|BTEC Level 3 Extended Diploma (formerly BTEC National Diploma)||
The University will consider applicants holding BTEC National Diploma and Extended National Diploma Qualifications (QCF; NQF;OCR) on a case by case basis please contact us via the enquiries tab for further advice on your individual circumstances.
34 points overall or 16 points at HL including IB 4 at HL or 5 at SL in a modern European language other than English
The University receives applications from over 140 different nationalities and consequently will consider applications from prospective students offering a wide range of international qualifications. Our International Development Office will be happy to advise prospective students on entry requirements. See our International Student website for further information about our country-specific requirements.
Please note that if you need to increase your level of qualification ready for undergraduate study, we offer a number of International Foundation Programmes through Kent International Pathways.
|Qualification||Typical offer/minimum requirement|
|English Language Requirements||
Please see our English language entry requirements web page.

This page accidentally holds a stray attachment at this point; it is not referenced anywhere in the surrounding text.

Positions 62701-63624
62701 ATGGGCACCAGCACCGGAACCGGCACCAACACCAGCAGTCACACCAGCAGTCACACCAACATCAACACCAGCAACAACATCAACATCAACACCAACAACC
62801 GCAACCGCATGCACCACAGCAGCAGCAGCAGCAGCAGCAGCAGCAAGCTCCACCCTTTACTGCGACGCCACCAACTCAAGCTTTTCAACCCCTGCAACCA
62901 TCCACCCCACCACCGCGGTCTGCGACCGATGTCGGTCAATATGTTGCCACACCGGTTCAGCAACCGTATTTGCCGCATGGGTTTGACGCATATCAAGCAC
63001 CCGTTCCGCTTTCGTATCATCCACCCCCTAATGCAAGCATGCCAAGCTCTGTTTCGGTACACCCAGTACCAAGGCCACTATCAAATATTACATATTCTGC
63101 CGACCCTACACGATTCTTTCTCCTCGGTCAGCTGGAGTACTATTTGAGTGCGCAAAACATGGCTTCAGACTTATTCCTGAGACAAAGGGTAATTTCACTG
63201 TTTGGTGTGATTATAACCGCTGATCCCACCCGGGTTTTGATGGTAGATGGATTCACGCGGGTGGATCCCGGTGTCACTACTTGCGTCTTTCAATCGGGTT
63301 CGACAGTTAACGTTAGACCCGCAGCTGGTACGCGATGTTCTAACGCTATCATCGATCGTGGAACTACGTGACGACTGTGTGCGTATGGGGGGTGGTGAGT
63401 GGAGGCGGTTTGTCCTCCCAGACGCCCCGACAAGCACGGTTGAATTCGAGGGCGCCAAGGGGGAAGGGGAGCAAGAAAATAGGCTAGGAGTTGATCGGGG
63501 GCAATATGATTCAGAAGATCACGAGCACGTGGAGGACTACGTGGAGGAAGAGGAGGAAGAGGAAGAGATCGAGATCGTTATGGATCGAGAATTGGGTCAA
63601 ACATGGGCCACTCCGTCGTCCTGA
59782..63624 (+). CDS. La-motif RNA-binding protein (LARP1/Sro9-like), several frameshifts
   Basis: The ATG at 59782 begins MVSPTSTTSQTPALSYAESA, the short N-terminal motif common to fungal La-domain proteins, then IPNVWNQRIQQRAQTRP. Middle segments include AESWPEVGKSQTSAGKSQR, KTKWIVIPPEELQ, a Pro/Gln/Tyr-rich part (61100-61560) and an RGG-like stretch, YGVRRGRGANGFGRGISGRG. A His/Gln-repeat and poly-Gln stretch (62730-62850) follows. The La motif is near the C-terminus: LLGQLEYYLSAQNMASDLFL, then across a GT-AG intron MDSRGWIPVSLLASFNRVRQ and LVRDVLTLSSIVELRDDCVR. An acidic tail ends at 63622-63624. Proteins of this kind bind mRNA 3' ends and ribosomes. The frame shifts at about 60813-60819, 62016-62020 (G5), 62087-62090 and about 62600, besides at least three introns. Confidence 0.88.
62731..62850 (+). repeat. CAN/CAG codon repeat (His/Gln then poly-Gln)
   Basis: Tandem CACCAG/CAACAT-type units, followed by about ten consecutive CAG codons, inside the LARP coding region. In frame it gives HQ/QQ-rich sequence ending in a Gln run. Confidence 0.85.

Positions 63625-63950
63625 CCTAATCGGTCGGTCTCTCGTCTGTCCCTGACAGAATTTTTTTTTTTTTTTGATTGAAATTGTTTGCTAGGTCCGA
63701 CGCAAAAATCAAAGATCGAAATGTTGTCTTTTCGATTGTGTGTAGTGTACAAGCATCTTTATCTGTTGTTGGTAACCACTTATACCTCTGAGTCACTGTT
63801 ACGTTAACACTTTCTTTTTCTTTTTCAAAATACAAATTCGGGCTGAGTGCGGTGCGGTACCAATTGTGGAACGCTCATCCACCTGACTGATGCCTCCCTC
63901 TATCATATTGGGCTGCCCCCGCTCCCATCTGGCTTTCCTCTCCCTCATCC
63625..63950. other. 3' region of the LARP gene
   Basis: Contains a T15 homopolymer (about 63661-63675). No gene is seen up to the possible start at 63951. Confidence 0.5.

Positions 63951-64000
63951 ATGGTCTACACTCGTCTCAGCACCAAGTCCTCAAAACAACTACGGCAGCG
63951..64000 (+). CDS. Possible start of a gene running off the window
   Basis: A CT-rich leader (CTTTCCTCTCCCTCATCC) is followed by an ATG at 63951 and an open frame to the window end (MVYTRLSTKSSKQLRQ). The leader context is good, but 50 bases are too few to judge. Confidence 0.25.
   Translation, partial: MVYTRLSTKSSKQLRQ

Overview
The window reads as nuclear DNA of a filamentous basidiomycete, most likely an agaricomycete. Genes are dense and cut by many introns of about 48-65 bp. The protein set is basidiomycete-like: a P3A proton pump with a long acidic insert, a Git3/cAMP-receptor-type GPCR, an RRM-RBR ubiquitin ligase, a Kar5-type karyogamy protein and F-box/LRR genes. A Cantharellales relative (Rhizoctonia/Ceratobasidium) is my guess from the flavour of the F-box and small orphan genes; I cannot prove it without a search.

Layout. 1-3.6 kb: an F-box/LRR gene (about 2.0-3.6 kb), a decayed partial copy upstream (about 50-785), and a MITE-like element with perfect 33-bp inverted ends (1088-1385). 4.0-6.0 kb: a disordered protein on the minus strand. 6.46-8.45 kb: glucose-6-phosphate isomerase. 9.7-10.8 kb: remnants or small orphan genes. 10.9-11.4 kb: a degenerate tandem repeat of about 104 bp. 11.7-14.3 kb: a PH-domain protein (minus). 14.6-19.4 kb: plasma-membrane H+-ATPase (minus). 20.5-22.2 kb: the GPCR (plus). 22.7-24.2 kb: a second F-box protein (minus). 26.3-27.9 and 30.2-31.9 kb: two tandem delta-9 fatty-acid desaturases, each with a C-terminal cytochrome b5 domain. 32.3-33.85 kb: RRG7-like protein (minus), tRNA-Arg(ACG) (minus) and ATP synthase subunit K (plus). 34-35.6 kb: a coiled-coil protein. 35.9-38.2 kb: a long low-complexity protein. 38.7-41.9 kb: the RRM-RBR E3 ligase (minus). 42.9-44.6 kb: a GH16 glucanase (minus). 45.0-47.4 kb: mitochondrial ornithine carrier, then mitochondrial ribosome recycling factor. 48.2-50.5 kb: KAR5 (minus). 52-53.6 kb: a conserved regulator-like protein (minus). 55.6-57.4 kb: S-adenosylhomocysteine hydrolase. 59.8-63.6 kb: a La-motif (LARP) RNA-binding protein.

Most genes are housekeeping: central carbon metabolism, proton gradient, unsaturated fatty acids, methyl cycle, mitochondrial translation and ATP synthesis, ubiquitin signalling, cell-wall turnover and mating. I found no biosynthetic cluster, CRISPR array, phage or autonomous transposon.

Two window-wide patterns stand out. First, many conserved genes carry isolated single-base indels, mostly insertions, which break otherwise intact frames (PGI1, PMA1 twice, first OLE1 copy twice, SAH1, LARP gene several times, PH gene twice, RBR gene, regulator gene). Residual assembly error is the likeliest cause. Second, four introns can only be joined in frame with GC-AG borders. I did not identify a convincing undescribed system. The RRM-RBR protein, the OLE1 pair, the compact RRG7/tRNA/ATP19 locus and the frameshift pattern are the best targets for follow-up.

Please note that if you are required to meet an English language condition, we offer a number of pre-sessional courses in English for Academic Purposes through Kent International Pathways.
General entry requirements
Please also see our general entry requirements.
Kent offers generous financial support schemes to assist eligible undergraduate students during their studies. Our funding opportunities for 2017 entry have not been finalised but will be updated on our funding page in due course.
You may be eligible for government finance to help pay for the costs of studying. See the Government's student finance website.
The Government has confirmed that EU students applying for university places in the 2017 to 2018 academic year will still have access to student funding support for the duration of their course.
Scholarships are available for excellence in academic performance, sport and music and are awarded on merit. For further information on the range of awards available and to make an application see our scholarships website.
The Kent Scholarship for Academic Excellence